As humans, we have a strong connection to our pets. We become emotionally attached and make them a part of the family. They become our companions, our best friends, our children. We spend thousands of dollars to spoil them, nurture them, and care for them.
This story is about our little Glass. Our champion full of curiosity and gusto, balls of steel and no fear. Yet as loving and kind as they come. Always there to give cuddles, help cook a meal, or just say “Hello” to anyone who he came in contact with.
Glass came into the world breach. My son had to help the poor little guy out of the birth canal. He was a middle kitty, not the first and not the runt. But definitely the smallest of the litter of 4 and a will to fight for life.
He had the biggest, roundest blue eyes I have ever seen on a kitten and used them to scope out the world around him.
Every morning when I would wake up he would greet me on my way to the bathroom and spend some quality cuddle time with me as I prepared for my day. Every evening when I would be in the kitchen preparing dinner for the family, he would sit on the hot water tank and peer through the opening in the wall over the stove. He watched my every move as if helping me to prepare the meal. Every once in a while he would try stepping down onto the stove to get a closer look at what was brewing. I would gently pick him up and set him back on top of the water heater and tell him “NO.” It was a little game to him which I came to enjoy and even laugh at.
Bear our 9-year-old Maine Coon (the big kitty in the above photo with Glass), took an instant interest in Glass. Acting as Glass’s mentor to teach him everything he needed to know about being a cat. The two became fast friends and inseparable. Glass followed Bear around like a lost puppy. Mimicking his every move. Glass even looked like a miniature version of Bear. Believe it or not, the two are unrelated though the similarities are huge.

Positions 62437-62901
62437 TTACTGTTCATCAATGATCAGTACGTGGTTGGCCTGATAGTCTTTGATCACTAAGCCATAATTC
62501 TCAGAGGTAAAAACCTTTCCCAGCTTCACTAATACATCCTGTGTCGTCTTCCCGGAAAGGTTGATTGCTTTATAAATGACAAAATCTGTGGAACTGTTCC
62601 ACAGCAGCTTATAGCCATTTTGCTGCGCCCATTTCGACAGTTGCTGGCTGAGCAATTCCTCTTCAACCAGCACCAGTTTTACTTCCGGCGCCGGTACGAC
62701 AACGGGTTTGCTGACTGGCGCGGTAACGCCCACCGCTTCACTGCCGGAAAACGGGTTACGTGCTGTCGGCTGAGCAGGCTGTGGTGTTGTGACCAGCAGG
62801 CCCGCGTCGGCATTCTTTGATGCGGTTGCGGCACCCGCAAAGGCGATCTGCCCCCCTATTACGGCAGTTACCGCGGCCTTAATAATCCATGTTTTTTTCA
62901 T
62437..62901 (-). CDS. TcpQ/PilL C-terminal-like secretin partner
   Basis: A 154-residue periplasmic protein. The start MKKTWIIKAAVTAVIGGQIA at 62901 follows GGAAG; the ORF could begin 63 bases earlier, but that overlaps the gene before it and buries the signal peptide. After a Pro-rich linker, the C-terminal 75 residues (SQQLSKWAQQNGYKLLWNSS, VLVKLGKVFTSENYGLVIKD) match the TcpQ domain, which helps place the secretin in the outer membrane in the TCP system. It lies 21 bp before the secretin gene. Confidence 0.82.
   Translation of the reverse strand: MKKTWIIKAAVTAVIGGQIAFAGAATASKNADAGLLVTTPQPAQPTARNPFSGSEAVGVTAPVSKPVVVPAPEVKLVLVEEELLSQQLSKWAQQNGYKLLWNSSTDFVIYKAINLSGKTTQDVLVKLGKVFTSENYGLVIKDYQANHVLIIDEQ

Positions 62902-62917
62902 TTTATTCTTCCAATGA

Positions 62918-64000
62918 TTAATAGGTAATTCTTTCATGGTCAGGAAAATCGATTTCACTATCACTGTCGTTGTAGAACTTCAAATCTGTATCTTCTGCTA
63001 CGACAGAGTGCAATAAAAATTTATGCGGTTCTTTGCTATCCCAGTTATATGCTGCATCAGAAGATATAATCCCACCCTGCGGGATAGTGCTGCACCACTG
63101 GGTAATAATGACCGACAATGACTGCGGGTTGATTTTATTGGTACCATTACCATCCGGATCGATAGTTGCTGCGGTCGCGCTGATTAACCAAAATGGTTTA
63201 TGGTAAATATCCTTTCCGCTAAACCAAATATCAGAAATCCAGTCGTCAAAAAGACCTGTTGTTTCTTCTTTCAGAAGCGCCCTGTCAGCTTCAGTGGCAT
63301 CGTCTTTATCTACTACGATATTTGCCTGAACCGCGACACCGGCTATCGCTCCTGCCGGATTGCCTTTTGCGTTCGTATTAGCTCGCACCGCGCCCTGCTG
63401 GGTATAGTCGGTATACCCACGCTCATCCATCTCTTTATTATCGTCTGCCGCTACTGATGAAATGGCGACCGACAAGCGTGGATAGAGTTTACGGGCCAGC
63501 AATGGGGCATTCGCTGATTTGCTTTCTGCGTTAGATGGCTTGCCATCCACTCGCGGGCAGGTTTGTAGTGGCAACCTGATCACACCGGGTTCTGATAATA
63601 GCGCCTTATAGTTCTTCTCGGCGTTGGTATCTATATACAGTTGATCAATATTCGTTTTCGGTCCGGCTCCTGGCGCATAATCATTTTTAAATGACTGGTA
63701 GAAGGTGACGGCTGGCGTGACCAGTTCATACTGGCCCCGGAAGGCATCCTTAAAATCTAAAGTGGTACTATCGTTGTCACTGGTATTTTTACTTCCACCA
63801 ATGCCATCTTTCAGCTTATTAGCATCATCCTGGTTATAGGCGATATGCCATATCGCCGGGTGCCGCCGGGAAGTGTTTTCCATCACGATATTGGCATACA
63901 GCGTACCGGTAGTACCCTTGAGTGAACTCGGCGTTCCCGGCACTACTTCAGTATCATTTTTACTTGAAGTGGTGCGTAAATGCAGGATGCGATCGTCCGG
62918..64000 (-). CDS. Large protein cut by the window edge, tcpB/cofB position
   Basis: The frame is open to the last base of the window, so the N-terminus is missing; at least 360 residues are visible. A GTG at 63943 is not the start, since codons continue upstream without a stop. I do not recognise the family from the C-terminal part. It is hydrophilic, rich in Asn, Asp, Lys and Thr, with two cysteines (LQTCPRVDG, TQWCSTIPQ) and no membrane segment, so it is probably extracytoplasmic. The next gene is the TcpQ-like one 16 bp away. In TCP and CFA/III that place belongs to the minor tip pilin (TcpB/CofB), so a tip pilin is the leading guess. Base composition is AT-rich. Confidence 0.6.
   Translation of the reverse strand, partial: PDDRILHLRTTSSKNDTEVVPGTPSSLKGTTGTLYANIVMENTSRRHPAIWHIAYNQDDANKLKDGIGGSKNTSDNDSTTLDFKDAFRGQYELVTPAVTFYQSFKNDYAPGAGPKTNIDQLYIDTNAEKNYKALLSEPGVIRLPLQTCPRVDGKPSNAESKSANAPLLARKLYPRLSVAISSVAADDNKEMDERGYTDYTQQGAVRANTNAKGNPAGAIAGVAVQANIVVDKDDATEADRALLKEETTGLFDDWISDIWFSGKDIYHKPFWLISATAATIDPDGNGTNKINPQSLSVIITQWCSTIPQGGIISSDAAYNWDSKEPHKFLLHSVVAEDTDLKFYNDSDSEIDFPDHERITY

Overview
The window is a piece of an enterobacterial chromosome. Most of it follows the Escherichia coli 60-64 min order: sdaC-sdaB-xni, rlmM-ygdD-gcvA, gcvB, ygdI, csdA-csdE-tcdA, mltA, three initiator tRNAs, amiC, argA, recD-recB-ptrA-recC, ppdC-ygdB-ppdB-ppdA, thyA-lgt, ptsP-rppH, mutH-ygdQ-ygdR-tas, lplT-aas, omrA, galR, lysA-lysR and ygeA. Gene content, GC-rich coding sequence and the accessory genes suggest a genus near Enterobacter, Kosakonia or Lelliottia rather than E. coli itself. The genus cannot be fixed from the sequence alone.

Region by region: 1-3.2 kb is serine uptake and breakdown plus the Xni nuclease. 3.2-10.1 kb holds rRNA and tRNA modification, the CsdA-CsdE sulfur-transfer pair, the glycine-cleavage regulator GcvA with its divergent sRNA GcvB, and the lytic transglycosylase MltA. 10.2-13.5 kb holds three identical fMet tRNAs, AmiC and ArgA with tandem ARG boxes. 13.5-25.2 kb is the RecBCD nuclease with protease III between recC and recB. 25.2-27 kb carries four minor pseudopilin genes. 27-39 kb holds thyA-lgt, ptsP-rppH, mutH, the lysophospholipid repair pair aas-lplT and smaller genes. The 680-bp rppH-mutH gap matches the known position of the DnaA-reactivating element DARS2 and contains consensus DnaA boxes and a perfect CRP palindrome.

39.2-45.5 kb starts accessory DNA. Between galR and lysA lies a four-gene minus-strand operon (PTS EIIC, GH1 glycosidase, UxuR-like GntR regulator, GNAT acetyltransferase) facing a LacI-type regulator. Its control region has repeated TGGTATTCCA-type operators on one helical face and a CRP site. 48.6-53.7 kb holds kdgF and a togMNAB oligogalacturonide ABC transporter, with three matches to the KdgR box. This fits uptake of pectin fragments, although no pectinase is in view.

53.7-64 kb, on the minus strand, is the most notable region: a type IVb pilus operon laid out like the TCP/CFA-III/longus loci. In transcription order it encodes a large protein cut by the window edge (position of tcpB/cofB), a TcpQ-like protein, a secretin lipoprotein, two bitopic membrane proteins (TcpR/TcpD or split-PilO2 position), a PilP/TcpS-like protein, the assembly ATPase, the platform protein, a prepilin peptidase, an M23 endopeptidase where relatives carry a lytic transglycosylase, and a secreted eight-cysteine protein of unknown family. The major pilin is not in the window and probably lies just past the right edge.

Last night, Glass’s curiosity and natural gusto got the better of him. With those balls of steal I mentioned earlier, Glass decided to jump over an 8-foot tall privacy fence to say “Hello” to the Great Dane neighbor dogs. We were all inside and had no clue what was going on. As we heard our neighbor yelling, we ran outside to see what the commotion was about.
The neighbor had already had her dogs off Glass and was in the process of herding them into her house. When my son got to poor Glass, he was still holding on and breathing. The emergency vet was over a half hour away. So we rushed him straight to the car and on to the vet, calling ahead on the way to let them know we were coming. The poor little guy fought all the way there. We had the forethought to grab a stethoscope to continue checking his heartbeat. Unfortunately, there was nothing the vet could do and Glass gave up his fight.
I do not blame the neighbor or her dogs. She is a good neighbor, her dogs are good dogs. This was the natural order of life. Situations like this happen and there is nothing anyone can do to change them. Animals have natural instincts and no matter how much we as humans try to curb these natural tendencies, it is not possible.
We will have a hard time for a while and nothing will fill the void of our beloved Glass being gone from our lives. However, as I stand in the kitchen, in front of the stove and look into the empty place on top of the water heater where Glass used to sit, the thought going through my mind is that it is important for us to let our neighbor know we hold no animosity towards her or her dogs. That we will all be okay in time. That forgiveness is not needed as no one did anything wrong to forgive.
We will always remember you Glass!
Your Loving Family